Handsome is as handsome does

Every morning, before leaving his home, the great philosopher Socrates used to stand in front of a mirror and gaze attentively at his reflection for several minutes.
One day, a disciple came upon him doing this, and was unable to suppress a smile at the sight of his master examining himself so closely. Socrates turned to him and said, “You are smiling, no doubt, at the sight of this ugly old fellow staring at himself in the mirror, are you not? I do this everyday.”
Shamed, the disciple bowed his head, but before he could beg pardon, Socrates continued: “On seeing myself in the mirror everyday, I become aware of my own ugliness. This strengthens my resolve to live in a way that the virtue of my work may outshine the unattractiveness of my countenance.”
The disciple exclaimed, “Master, do you mean to say that those who are good looking should not look in a mirror at all?”

“Nothing of the sort” said Socrates. “They should also keep looking in the mirror to remind themselves to think, speak and behave in a way that is as beautiful and striking as they are. May not their actions cast a shadow over their pleasing appearance.”

In this way Socrates left behind a profound lesson for all of us: Handsome is as handsome does.


After his service in the war, Socrates devoted himself to his favorite pastime: the pursuit of truth.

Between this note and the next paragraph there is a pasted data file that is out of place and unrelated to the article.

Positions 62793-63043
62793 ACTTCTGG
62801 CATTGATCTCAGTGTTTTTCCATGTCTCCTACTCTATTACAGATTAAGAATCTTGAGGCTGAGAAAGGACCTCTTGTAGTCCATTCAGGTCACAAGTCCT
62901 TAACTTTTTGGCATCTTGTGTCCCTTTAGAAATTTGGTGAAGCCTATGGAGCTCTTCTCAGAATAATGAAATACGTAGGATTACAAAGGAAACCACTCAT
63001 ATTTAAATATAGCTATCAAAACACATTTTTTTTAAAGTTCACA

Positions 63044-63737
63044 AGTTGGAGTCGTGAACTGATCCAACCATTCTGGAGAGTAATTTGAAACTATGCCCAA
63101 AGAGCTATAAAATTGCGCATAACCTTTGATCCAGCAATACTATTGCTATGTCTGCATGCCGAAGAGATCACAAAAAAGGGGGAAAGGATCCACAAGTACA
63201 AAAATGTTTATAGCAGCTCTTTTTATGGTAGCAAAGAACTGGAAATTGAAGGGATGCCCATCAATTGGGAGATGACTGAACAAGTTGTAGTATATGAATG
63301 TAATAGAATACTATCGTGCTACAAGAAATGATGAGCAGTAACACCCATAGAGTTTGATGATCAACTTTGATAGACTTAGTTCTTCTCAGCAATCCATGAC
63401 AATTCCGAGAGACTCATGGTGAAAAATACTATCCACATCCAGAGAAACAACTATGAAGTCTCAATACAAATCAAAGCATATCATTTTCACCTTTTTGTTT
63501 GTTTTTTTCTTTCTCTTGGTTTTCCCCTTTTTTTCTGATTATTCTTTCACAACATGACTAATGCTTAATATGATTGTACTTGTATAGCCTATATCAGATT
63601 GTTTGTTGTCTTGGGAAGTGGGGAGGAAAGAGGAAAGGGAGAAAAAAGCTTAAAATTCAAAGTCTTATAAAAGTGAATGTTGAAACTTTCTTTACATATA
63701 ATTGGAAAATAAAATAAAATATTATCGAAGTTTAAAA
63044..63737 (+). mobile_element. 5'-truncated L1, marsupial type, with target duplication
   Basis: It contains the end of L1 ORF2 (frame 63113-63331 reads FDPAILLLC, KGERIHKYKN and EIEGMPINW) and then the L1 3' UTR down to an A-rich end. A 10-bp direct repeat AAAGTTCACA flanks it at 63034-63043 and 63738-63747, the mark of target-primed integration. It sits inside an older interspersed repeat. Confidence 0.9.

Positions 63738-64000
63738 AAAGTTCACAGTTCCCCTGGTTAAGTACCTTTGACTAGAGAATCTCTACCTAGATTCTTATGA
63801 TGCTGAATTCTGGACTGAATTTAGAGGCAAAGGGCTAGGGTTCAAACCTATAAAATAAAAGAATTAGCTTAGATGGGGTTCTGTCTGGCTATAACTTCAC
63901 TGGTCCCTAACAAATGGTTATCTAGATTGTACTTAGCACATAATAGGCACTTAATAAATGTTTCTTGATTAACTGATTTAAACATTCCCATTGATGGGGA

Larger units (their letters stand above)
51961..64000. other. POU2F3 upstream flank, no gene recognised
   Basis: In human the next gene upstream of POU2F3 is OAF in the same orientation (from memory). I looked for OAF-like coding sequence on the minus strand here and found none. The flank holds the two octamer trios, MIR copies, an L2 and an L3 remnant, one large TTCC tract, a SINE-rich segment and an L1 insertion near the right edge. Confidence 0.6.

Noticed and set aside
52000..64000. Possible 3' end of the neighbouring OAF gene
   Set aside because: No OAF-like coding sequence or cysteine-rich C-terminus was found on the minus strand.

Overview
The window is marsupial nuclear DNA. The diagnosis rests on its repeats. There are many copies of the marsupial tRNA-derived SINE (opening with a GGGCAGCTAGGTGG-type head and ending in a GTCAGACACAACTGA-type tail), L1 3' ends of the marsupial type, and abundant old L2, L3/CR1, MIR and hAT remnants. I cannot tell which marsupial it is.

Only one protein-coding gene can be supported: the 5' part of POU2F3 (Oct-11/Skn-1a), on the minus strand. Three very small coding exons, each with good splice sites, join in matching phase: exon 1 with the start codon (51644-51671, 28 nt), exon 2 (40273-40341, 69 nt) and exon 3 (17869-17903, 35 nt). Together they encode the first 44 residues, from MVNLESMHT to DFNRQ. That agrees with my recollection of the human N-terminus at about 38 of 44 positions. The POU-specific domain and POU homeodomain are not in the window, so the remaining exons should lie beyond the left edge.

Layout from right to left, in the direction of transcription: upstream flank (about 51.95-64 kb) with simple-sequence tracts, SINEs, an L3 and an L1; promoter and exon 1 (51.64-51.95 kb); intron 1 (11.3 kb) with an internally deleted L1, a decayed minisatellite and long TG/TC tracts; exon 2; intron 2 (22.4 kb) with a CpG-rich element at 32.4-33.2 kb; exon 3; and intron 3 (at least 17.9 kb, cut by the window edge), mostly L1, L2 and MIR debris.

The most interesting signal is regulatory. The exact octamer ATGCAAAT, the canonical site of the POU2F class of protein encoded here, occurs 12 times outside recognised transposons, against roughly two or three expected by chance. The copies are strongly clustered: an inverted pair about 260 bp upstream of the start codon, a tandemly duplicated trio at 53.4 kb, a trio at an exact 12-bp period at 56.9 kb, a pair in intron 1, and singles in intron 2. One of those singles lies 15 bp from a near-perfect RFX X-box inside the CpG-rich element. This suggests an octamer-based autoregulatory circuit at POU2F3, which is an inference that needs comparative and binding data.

His reputation as a philosopher, literally meaning ‘a lover of wisdom’, soon spread all over Athens and beyond. When told that the Oracle of Delphi had revealed to one of his friends that Socrates was the wisest man in Athens, he responded not by boasting or celebrating, but by trying to prove the Oracle wrong.

So Socrates decided he would try and find out if anyone knew what was truly worthwhile in life, because anyone who knew that would surely be wiser than him. He set about questioning everyone he could find, but no one could give him a satisfactory answer. Instead they all pretended to know something they clearly did not.

Finally he realized the Oracle might be right after all. He was the wisest man in Athens because he alone was prepared to admit his own ignorance rather than pretend to know something he did not.

Know thy self… Socrates